Georgia Dems Balk at Clarence Thomas Statue: 'I'd Rather Them Keep a Confederate Monument'

State Republican lawmakers in Georgia are pushing forward an effort to erect a statue of conservative Supreme Court Justice Clarence Thomas at the state Capitol, but some Democrats are outraged at the proposal.

Thomas is currently the longest-serving justice on the Supreme Court, appointed by former President George H.W. Bush and seated in 1991. The top judge—who hails from Pin Point, Georgia—is also only the second Black justice to serve on the nation's top court.

While GOP lawmakers in Georgia, led by state Senator Jason Anavitarte, believe it's appropriate to set up a statue of Thomas by the state Capitol, some Democrats vehemently disagree. State Representative Donna McLeod, a Democrat, said she'd prefer a monument to a Confederate leader over Thomas.

"I'd rather them keep a Confederate monument than a statue of Clarence Thomas," McLeod said, according to The Atlanta Journal-Constitution. "That's how much I don't like the idea."

Clarence Thomas
Republican state lawmakers in Georgia hope to erect a statue of Supreme Court Justice Clarence Thomas at the state Capitol. Above, Thomas sits during a group photo of the Justices at the Supreme Court in Washington, D.C., on April 23, 2021. Erin Schaff-Pool/Getty Images

Monuments to Confederate political and military leaders across the country have increasingly been removed from the public by local officials or vandalized by protesters. The southern Confederate states aimed to secede from the U.S. in 1860 as they hoped to continue enslaving Black Americans. The Confederacy collapsed in 1865 with the victory of Northern troops in the Civil War.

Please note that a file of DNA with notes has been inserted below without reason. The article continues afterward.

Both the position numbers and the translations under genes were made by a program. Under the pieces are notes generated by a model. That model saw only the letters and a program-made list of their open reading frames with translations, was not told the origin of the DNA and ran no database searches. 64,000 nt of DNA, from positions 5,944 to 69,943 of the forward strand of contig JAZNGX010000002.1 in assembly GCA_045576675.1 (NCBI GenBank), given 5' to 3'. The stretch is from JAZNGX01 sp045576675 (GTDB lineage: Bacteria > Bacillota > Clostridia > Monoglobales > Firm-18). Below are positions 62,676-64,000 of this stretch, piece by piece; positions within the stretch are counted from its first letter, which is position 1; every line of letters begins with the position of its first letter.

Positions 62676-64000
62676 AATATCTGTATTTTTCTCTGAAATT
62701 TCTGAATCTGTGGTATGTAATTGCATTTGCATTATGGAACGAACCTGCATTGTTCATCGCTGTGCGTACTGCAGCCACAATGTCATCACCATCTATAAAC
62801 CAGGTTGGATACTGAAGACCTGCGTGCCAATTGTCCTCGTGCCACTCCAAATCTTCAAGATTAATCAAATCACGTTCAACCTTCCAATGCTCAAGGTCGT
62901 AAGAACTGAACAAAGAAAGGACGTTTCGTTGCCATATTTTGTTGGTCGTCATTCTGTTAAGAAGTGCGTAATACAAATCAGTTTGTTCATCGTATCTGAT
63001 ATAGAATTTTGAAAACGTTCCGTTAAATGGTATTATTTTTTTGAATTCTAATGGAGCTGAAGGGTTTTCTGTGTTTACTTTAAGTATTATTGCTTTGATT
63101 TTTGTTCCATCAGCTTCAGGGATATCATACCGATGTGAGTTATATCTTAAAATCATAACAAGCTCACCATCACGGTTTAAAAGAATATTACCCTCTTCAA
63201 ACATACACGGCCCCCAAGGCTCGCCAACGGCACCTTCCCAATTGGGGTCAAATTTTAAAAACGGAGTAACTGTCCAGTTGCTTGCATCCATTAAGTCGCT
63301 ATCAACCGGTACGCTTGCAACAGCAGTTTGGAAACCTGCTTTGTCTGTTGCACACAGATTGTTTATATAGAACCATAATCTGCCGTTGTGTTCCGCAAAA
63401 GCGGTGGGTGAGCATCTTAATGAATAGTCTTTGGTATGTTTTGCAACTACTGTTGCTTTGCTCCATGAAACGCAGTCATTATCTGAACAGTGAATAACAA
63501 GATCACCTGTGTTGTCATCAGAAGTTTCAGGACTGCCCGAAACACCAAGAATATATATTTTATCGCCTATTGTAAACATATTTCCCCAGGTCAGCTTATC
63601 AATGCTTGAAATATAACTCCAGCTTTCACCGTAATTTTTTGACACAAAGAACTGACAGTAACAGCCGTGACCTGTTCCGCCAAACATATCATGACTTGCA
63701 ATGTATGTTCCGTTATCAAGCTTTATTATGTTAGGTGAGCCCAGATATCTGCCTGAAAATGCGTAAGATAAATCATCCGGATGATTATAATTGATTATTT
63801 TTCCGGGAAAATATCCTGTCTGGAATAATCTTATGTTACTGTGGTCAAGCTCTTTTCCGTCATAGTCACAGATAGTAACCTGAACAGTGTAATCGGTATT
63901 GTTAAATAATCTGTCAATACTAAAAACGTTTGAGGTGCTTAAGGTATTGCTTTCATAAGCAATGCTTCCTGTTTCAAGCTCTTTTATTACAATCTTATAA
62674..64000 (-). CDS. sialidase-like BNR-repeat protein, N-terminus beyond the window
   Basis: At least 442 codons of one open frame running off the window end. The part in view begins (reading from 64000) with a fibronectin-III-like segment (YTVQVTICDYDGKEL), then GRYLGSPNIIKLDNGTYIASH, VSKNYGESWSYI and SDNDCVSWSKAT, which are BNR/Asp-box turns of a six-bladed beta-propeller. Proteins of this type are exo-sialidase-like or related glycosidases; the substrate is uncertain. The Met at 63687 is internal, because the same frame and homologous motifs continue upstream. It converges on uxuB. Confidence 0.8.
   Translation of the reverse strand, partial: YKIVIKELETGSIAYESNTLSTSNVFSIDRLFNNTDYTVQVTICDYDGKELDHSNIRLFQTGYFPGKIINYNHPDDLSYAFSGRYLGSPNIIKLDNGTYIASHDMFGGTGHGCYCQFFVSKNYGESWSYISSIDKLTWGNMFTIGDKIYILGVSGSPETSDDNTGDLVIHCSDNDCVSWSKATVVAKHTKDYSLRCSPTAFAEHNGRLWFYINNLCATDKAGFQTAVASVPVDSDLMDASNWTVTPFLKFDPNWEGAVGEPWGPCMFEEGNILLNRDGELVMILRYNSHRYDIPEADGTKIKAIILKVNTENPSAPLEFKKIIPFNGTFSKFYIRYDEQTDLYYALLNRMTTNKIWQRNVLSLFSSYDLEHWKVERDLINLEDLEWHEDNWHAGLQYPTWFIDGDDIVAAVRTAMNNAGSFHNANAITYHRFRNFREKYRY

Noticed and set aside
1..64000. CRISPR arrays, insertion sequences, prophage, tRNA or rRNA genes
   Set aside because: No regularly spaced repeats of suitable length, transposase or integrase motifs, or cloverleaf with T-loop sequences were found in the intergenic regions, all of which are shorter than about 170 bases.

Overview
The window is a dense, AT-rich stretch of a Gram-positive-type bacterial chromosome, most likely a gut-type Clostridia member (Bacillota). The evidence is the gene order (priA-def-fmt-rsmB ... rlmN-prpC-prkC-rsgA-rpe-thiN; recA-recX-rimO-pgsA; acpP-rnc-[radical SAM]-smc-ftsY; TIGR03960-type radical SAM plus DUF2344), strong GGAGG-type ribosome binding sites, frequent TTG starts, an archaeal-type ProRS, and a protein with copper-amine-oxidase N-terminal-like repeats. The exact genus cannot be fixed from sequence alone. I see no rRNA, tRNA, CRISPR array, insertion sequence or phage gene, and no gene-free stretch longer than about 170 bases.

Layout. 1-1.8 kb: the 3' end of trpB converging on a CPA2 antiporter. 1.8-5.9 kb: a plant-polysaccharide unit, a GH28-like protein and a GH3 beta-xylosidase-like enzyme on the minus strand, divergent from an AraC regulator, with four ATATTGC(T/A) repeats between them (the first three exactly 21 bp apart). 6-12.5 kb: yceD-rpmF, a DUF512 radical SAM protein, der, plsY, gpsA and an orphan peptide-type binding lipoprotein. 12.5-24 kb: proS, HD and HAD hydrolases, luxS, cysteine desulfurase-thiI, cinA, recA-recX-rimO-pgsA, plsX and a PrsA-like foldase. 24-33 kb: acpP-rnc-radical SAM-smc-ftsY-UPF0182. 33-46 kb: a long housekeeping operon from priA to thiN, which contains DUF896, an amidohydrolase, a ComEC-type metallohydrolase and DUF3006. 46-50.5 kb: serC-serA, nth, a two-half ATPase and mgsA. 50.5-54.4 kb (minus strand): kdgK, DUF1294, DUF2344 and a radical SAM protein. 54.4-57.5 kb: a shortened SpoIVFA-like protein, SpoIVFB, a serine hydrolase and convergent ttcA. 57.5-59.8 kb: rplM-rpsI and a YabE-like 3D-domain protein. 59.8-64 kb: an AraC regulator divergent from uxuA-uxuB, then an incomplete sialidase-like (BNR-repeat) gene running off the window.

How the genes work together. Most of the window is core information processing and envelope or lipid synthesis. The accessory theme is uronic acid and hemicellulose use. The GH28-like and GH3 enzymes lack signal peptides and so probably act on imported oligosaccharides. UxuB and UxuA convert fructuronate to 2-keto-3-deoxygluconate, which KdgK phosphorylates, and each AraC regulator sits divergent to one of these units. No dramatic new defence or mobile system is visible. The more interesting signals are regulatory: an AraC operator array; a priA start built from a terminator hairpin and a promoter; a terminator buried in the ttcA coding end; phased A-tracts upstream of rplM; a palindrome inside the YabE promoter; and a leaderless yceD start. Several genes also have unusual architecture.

Thomas was accused of sexual harassment by Anita Hill during his contentious confirmation hearing in 1991. Despite her allegations, Thomas was narrowly confirmed to the Supreme Court. Since then, he has been one of the most reliably conservative votes on the nation's top judicial body.

The justice considers himself an originalist, which means he aims to interpret the Constitution as the nation's founders originally intended. He has voted against allowing same-sex marriage, supported restrictions on women's reproductive rights and opposed gun regulations during his tenure with the Supreme Court.

"The grounds of the Georgia Capitol should be a place where visitors can connect with their elected officials, as well as a place that provides opportunities to learn about Georgia history," Anavitarte said in a late September press release.

"The grounds of the Georgia Capitol currently include statues and monuments to many notable Georgians. Justice Clarence Thomas, as a Georgia native and as a dedicated civil servant with nearly 30 years of service on the Supreme Court of the United States, it is only fitting and proper that a statue of him be displayed at the Capitol. Justice Thomas is only the second African American United States Supreme Court Justice and only the fourth from the State of Georgia," the Republican lawmaker explained.

Despite being well-known as a reliably conservative vote on the Supreme Court, Thomas recently suggested that the top judicial body should not be viewed as overtly partisan. He compared the top court to a referee during a mid-September speech at the University of Notre Dame in Indiana.

"I think the media makes it sounds as though you are just always going right to your personal preference," Thomas said. "So, if they think you are anti-abortion or something, personally, they think that's the way you always will come out."

"If a referee makes a call and it favors Notre Dame and Notre Dame wins, people would say, 'Well, that was fine referee,'" Thomas said. "But, if the referee makes that very same call and it works against Notre Dame, 'Oh my goodness, This guy can't even see.'"

Newsweek reached out to Anavitarte for further comment but did not receive a response before publication.